Fair enough--I'm afraid I don't understand the scanning part, but at this point it sounds like a highly proprietary process, so I take your word for it. I'm a bit confused about what your gripe with CC filters is, they pretty much make them to be used on the rear elements, and that's why your camera has those filter slots--for doing color seps most likely. You could make three exposures, through r-g-b filters and build the filter pack that way. You'd have it made with that vacuum back & easel.

btw--I'm editting this in here--I have this nagging feeling that you're pulling my leg, but since April Fool's Day has come & gone, I'll take one more shot at it.

Something is missing here--I'm at a disadvantage because all I know is you have a process camera--or some sort of aerial/horizontal type camera, or two. You still haven't said *what* the final print is made on. Most people would just go out, spend a couple of hundred bucks on an enlarger, maybe some CP filters or splurge on a dichro head. Throw in a couple of trays and some RA4AT, and you got your color lab on a shoestring budget right there. But no...no...not you, you reinvent the wheel....So, my question here is this: if you're not altering the color of the lightsource with gels either before the negs (at the source) or after it (in the path), then *how* do you make a c-print or an r-print? In my book, this is impossible. So what's the final material? Some sort of graphics film or paper? Are you printing this photogaphically, or by some other means? I keep thinking c-prints and r-prints because you've mentioned these processes, but I think we're talking about different things here....and, uh, the trade secret part bit won't work for me at this point because if you say it's a c-print or an r-print, the only answer I can come up with is that you're waving a magic wand over the print, casting a spell or holding a seance with your clients. The magic 8-ball on my desk here says, this is highly unlikely.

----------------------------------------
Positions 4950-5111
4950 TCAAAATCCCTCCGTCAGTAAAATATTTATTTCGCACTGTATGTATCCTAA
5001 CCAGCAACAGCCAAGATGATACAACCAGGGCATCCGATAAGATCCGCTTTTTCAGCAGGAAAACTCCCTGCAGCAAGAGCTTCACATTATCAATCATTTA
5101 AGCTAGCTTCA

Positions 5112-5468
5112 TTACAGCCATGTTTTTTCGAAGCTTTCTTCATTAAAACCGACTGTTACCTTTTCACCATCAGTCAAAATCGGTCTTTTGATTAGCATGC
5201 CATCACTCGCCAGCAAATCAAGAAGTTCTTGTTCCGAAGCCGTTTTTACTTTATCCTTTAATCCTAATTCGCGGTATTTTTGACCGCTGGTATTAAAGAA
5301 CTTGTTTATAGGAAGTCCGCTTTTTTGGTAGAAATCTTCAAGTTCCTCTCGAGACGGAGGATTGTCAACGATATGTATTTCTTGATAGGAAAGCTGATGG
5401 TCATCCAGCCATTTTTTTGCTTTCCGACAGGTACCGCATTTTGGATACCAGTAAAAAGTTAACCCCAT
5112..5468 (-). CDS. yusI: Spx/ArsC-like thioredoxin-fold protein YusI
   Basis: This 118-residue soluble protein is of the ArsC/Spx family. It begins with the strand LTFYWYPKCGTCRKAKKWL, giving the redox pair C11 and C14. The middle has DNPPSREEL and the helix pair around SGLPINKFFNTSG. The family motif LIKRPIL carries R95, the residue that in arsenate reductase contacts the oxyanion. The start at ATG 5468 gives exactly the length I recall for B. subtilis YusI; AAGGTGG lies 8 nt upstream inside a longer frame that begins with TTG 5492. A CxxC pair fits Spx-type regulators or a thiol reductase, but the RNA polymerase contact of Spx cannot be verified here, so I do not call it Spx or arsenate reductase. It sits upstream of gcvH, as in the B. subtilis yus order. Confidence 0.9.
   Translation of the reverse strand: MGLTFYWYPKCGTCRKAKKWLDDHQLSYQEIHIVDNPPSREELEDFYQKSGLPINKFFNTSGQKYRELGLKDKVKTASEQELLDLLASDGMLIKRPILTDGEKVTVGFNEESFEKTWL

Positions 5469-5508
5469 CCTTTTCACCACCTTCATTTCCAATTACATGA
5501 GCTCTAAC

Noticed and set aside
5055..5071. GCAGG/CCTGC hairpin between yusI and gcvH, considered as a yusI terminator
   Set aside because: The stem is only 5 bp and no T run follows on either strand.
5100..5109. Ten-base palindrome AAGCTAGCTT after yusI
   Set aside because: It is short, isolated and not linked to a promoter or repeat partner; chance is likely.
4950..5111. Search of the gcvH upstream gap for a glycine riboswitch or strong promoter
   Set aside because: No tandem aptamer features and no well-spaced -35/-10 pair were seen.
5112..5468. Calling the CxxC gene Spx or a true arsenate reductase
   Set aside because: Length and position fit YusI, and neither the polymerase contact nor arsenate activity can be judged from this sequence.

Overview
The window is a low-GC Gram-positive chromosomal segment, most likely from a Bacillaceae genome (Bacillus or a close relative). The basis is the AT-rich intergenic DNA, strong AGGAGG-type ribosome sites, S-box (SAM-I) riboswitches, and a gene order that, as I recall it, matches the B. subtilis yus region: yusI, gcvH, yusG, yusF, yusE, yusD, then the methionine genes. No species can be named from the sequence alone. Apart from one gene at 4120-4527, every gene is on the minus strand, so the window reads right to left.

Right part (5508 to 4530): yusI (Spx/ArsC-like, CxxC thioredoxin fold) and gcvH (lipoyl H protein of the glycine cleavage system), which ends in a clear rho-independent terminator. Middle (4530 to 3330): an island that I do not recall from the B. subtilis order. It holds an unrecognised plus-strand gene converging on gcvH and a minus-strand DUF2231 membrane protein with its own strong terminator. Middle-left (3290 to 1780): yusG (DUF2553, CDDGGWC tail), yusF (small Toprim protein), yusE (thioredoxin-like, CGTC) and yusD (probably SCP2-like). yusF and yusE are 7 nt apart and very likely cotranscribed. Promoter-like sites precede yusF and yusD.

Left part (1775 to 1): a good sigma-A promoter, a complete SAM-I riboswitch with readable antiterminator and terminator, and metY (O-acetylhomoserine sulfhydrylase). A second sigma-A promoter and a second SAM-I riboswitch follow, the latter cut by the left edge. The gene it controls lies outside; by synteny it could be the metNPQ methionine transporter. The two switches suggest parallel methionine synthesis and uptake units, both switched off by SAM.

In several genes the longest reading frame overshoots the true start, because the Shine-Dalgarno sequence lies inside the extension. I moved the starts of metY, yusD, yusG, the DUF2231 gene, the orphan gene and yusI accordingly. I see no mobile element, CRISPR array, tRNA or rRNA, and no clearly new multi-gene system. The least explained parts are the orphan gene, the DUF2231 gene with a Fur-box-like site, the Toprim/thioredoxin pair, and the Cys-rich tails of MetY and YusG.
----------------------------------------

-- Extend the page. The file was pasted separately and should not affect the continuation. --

that said--good luck with the patent.

KT